Science journalist and Sacred Heart Preparatory (SHP) alumna Molly Peterson (SJS `86, SHP `90) recently came back to campus to produce an episode on Northern California Public Media’s Living Downstream podcast, using the school’s podcast recording room in the Campbell Center for the task.
Mentoring a trio of emerging journalists, Olivia Rodriguez Mendez, Rosa Gonzalez, and Adriana Torres, Peterson co-wrote the episode with Mendez, titled, “The Sea Next Door
,” which explores environmental and social impacts on the community living around the Salton Sea.
“I’m really proud of what my young reporters and producer and I made—but it wouldn’t have sounded any good at all if we hadn’t had access to a quiet room and state-of-the-art equipment. A real Room Of One’s Own moment, which is fitting, given Connie Solari’s syllabus,” said Peterson in a nod to her favorite English teacher at SHP in the late ‘80s.
A fourth-generation alumna of Sacred Heart Schools, Atherton (SHS), Peterson spoke about how her 12 years at SHS instilled in her values that inform her work as a journalist.
“Part of my commitment in the project in bringing somebody from the Salton Sea back to Sacred Heart was to train these student journalists and work with the producer—developing skills and resources that can be left with the community. To me that’s a Sacred Heart value—the idea that you are nurtured by the community, you have a relationship with it, and you return something to it,” said Peterson.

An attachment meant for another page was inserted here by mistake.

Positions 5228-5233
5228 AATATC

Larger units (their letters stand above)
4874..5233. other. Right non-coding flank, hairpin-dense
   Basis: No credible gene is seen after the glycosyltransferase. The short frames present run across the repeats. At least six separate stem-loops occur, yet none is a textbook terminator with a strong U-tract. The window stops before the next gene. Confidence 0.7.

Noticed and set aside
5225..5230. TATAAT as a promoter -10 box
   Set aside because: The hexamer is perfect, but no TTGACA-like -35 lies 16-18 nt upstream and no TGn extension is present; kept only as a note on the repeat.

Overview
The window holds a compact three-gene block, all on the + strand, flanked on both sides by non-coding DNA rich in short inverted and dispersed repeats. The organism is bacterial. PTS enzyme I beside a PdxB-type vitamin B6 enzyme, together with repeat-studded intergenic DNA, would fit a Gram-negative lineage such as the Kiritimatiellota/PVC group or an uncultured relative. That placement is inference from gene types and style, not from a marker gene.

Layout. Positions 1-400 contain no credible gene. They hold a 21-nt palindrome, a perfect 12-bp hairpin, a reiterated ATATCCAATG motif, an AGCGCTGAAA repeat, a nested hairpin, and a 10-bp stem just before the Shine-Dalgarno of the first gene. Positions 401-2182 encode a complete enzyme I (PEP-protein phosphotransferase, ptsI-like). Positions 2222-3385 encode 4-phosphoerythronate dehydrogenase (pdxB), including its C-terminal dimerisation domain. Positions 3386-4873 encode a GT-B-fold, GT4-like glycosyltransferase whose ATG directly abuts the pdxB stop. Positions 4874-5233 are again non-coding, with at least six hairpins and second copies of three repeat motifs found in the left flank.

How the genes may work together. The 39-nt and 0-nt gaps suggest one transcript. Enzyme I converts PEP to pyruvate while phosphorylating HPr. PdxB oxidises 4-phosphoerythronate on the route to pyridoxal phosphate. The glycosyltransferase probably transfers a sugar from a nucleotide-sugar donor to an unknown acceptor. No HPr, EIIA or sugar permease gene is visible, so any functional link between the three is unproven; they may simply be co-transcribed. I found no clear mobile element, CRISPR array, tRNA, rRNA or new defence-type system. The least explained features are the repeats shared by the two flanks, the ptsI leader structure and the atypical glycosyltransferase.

Peterson grew up interested in the law and government; her father was a lawyer and grandfather was on the California Supreme Court. After graduating from SHP, she studied at Georgetown’s School of Foreign Service, majoring in international politics, relations, law, and organization, and in African and Asian studies. “My advisor was a Sacred Heart nun named Marilyn McMorrow—she helped me connect with Sacred Heart schools in Congo.”
As the editor-in-chief of the student newspaper, The Hoya, she was soon reporting on what the RSCJ nuns were relating to her from the 1994 Rwandan genocide. “They said, ‘can you tell somebody this is happening?’ I was a 20-year-old college student thinking, ‘why do I know this and nobody else does?’”
Political and governmental accountability reporting remained important to Peterson, as she moved to Louisiana from Los Angeles in 2005 when Katrina hit.
“I thought we owed a duty of care to each other as Americans. And I thought we had to not treat Louisiana like somehow it was different from the rest of the United States. They’re not wrong to live there—it’s a climate disaster.”
In 2005, that sentiment was not widespread, Peterson explained. “I felt the way I felt because I’d been educated to understand the relationships we have to each other in these systems of government and law. We are connected to the world, and we are always connected to each other—Donna Gilboa gave me that,” she said, acknowledging another SHP teacher.
“For me, it is our job to seek the truth, the whole truth. The full understanding of the world. And Sacred Heart made it our job to seek a full understanding of the world.”